According to Alameda County property records, the financiers of the Sheraton Pleasanton Hotel filed a notice of default Jan. 16.
AG Inn at the Mall LLC, which owns the 170-room hotel on Stoneridge Mall Road, has not made payments on a $12.2-million loan by Mesa West Real Estate Income Fund LP, confirmed a partner with AG Inn at the Mall.
Rick Swig, of hotel consulting firm RSBA & Associates, said a sharp decline in hotel occupancy in the Tri-Valley is to blame for the financial situation. He said many companies have reduced or completely cut off discretionary spending--meaning no business travel for conferences and meetings. He estimated that the Pleasanton hotel occupancy rate declined 28 percent in December.
The hotel is in a prime location, surrounded by Stoneridge Shopping Center, Safeway's headquarters and is visible from Interstate 580 and the new BART station under construction. But despite that and a recent renovation to the hotel, Swig said the economy has trumped everything. He said the owners of the hotel, which is still operating as usual, are continuing to talk with Mesa West about solutions going forward.
Dan Evans, a senior vice president for Rim Hospitality, which manages the Sheraton, said in a statement that the hotel is still open and will remain so in the future.
"We are indeed open for business, right now and in the future," he said. "We understand the economic environment within the market and we're looking forward to the Tri-Valley's recovery in this. Within the last few weeks, we've seen an upswing."
The hotel has plans for $500,000 in renovations to the club level, top two floors and lobby area that will be completed over the next 10 months.
Amy Blashka, director of the Tri-Valley Convention & Visitor's Bureau in Pleasanton, said businesses are trying to do more with less and because of the economy's steep slump, customers know they have more buying power when it comes to hotel stays.
"I think everybody's suffering but we're trying to do our part and help supplement our hotels with our sales and marketing efforts," she said.
Blashka said hotel occupancy rates for the Tri-Valley region, which includes Pleasanton, Dublin, Livermore, San Ramon, Dublin and Danville, have declined 12 percent in the fourth quarter (October-December), from 67 percent to 55 percent, compared with the same quarter in 2007.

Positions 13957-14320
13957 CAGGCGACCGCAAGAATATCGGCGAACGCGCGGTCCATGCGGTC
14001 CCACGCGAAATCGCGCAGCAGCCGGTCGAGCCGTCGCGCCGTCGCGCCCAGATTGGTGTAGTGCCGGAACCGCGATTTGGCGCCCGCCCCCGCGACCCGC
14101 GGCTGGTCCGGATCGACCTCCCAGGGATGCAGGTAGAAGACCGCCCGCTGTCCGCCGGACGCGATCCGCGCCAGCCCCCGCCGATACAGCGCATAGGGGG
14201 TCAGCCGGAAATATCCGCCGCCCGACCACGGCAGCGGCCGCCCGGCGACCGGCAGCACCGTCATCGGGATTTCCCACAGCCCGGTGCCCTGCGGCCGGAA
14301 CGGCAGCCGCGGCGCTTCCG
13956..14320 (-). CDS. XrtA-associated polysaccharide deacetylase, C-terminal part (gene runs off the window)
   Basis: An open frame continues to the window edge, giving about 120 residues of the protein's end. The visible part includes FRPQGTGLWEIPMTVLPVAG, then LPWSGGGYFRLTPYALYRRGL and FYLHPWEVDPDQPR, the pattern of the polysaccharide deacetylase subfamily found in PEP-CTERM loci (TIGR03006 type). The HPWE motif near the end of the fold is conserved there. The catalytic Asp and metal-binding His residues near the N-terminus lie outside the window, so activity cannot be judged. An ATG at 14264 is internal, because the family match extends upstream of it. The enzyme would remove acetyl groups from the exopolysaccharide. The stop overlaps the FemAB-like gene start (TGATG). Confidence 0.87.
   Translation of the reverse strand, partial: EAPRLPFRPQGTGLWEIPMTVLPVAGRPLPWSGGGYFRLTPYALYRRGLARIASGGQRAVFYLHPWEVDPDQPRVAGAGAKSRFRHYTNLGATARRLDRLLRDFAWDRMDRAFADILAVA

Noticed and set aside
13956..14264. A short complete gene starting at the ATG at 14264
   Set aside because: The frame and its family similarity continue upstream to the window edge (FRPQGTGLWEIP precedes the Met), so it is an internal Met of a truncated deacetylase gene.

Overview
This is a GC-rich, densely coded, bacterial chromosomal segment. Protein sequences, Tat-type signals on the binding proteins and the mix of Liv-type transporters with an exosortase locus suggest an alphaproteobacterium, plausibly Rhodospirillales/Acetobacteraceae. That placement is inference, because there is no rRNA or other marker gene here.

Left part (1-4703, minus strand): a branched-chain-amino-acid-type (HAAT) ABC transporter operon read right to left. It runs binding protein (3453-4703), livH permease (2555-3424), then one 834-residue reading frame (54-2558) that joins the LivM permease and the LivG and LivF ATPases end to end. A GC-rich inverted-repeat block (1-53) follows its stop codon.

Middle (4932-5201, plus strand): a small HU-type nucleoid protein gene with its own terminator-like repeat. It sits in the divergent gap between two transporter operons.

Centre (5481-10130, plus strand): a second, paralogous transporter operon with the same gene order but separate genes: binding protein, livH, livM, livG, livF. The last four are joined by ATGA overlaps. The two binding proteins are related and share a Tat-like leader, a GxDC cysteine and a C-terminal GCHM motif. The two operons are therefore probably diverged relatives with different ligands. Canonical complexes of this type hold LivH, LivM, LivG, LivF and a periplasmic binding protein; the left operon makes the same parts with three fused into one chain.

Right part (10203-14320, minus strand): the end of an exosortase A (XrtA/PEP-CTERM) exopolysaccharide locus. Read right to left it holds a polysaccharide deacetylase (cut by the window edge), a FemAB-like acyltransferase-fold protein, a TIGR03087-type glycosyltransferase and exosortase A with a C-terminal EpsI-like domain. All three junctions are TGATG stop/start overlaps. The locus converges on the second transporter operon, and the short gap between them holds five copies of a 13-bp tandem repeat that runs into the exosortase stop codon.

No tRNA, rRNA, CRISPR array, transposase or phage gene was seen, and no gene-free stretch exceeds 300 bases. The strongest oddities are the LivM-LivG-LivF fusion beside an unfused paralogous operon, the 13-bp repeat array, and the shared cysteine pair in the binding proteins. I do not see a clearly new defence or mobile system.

One of the bureau's main roles is to generate leads--or potential business--for Tri-Valley hotels. The bureau works with clients interested in hotel stays by soliciting bids from area hotels on rates. Blashka said that while occupancy is down, there are some signs of improvement.
"We've seen an uptick in our leads for January, more than we've ever had in one single month," she said. "It was about 55 leads, when normally we would have 10 or 12 generated."
If business is picking up, clients seem to be expecting significant discounts on rates.
"People know the economy and they know that they probably have more negotiation and bargaining power and so like everybody else, the clients are also trying to do more with less too," Blashka said. "Maybe they're budgets are scaled back so they can't do the lavish meetings they've had but they still need to get together, so they're looking at ways to maximize their dollar."
Dave Culver, who is the finance director for the city of Pleasanton, said the city received $782,000 in transit occupancy tax money in the fourth quarter of 2007. That same time period for 2008, the city received $690,000, a nearly 12 percent decrease.